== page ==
Bitcoins are no different from any other commodity in this regard. We say that the price of a car is $45,000, but that doesn't guarantee that you can sell one for $45,000 unless you can find someone willing to buy one for $45,000. When we say some particular number is the price, we mean that's basically the number that buyers and sellers both agree that it is worth. But it's not a guarantee that you'll be able to buy or sell at that price.
Bitcoin exchanges report the prices at which Bitcoins change hands when they do change hands. They also report the price at which people are willing to buy (typically slightly less) and the price at which people are willing to sell (typically slightly more). If you try to buy or sell a large quantity, this will change the price. For example, if the last trade was at $250 and someone is willing to buy 10 bitcoins for $240, and you sell them 10 bitcoins, the price would move to $240. And now there wouldn't be anyone left willing to buy at $240, so the new buy price might drop to $235.
I'm not sure why you would connect this to a Ponzi scheme. Ponzis don't work this way at all -- they pretend to be investing but actually a central operator pays out of a fixed pool. Bitcoins behave more like stock, they are bought and sold at some agreed value based on the value of the underlying assets. Bitcoins have underlying value because they can be securely exchanged, allowing them to function like a currency.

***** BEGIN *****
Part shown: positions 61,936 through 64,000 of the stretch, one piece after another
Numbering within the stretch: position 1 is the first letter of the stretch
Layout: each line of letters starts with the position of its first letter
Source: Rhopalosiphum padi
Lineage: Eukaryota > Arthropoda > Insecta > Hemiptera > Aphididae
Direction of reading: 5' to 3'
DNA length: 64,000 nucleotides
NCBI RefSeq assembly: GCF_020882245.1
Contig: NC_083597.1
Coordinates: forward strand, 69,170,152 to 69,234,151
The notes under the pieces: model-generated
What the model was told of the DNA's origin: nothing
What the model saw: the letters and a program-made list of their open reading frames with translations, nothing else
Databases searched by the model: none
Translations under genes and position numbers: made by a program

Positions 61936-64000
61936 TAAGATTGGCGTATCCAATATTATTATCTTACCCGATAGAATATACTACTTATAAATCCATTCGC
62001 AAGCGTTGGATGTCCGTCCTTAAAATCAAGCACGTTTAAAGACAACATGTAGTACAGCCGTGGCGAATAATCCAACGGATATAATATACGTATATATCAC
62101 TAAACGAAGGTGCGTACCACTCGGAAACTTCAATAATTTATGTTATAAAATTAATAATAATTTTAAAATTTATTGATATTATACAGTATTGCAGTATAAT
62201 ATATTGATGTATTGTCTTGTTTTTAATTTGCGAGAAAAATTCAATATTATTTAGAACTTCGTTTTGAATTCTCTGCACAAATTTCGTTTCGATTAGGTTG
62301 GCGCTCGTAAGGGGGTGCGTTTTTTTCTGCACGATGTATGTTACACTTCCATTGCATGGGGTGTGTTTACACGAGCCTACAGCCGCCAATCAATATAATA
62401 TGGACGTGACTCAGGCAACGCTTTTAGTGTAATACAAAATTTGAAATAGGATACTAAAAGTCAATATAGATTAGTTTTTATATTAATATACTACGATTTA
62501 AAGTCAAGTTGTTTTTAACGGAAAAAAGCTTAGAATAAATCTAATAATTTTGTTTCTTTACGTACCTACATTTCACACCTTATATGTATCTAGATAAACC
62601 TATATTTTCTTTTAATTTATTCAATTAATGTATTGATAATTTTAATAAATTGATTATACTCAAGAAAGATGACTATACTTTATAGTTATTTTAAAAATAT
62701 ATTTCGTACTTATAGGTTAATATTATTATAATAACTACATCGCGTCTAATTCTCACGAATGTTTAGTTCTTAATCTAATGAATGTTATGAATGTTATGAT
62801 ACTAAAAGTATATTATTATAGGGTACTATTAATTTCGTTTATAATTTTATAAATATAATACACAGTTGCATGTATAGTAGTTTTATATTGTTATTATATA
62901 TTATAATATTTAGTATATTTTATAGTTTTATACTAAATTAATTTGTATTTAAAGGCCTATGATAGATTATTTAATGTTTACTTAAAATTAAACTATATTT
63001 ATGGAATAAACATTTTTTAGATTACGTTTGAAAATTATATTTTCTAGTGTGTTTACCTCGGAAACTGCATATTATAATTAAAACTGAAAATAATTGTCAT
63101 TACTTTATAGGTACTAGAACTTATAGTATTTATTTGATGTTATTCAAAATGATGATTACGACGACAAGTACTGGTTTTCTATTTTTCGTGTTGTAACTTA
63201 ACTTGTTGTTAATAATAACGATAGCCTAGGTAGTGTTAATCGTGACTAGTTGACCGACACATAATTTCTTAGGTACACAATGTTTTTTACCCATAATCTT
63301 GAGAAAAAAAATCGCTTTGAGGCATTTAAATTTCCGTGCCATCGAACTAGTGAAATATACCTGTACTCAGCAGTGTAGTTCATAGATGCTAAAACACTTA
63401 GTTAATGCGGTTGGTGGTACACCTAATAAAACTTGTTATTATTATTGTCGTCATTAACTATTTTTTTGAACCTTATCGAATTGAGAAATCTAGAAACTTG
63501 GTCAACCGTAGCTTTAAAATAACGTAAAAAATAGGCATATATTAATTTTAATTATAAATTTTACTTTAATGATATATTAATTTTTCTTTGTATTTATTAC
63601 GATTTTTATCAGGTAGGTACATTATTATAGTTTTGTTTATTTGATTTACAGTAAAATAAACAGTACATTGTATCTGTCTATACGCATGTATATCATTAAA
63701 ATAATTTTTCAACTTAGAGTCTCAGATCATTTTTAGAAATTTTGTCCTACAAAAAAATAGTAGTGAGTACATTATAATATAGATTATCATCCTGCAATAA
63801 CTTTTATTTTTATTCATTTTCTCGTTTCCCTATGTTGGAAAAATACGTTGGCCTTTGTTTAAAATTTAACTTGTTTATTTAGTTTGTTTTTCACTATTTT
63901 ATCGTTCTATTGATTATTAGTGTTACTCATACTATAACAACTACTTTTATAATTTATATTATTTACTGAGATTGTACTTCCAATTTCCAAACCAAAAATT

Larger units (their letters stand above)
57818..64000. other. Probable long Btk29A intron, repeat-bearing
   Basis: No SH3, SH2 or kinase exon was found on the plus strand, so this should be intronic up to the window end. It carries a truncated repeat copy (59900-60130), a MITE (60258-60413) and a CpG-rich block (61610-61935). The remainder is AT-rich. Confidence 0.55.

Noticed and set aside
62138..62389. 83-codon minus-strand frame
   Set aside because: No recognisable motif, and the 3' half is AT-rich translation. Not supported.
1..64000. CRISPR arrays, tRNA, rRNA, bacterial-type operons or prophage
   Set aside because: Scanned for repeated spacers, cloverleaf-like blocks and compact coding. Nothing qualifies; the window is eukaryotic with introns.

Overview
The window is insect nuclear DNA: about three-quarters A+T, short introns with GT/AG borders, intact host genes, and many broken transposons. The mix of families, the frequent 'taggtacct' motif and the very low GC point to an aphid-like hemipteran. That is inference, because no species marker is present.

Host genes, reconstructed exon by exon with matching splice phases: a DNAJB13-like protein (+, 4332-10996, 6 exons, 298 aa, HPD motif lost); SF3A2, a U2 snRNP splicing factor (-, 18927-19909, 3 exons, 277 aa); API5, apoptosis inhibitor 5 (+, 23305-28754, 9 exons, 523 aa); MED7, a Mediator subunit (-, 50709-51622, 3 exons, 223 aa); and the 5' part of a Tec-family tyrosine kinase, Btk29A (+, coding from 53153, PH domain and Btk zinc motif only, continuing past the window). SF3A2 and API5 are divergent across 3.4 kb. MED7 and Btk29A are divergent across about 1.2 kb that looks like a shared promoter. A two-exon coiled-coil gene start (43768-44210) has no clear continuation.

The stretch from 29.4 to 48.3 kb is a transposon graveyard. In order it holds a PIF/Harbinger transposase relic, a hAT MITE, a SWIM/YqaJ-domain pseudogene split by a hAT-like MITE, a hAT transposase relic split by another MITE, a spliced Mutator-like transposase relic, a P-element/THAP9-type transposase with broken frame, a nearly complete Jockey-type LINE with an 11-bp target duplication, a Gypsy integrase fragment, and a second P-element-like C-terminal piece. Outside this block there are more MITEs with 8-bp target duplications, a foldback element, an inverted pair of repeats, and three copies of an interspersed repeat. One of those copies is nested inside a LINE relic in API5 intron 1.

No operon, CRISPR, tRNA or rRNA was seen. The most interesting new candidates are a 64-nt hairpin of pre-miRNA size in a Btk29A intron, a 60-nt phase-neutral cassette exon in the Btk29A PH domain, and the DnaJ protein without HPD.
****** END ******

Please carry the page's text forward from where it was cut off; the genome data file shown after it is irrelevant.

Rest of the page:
While some people buy Bitcoins hoping they can sell them at a higher price, other people buy them strictly as a means of exchange. They exchange the Bitcoins for goods and the recipient may exchange the Bitcoins back to some other currency. The Bitcoins provide value because they allow the exchange to take place in a neutral currency, with high security, and at high speed, something that might otherwise be impossible. This capability makes Bitcoins have value beyond speculation.
In an sense nobody sets the price and in a sense everybody does. Anyone who wants to buy a Bitcoin can set the price they're willing to pay however they please. Anyone who wants to sell a Bitcoin can set the price they're willing to take however they please. As a result of trades in a free market, discovering the value is not difficult. If the highest price buyers are willing to pay is $250, and the lowest price sellers are willing to take is $251, the fair value is right in-between. (Assuming a perfect market, which we don't quite have.)
This is how many markets, including stock markets, work.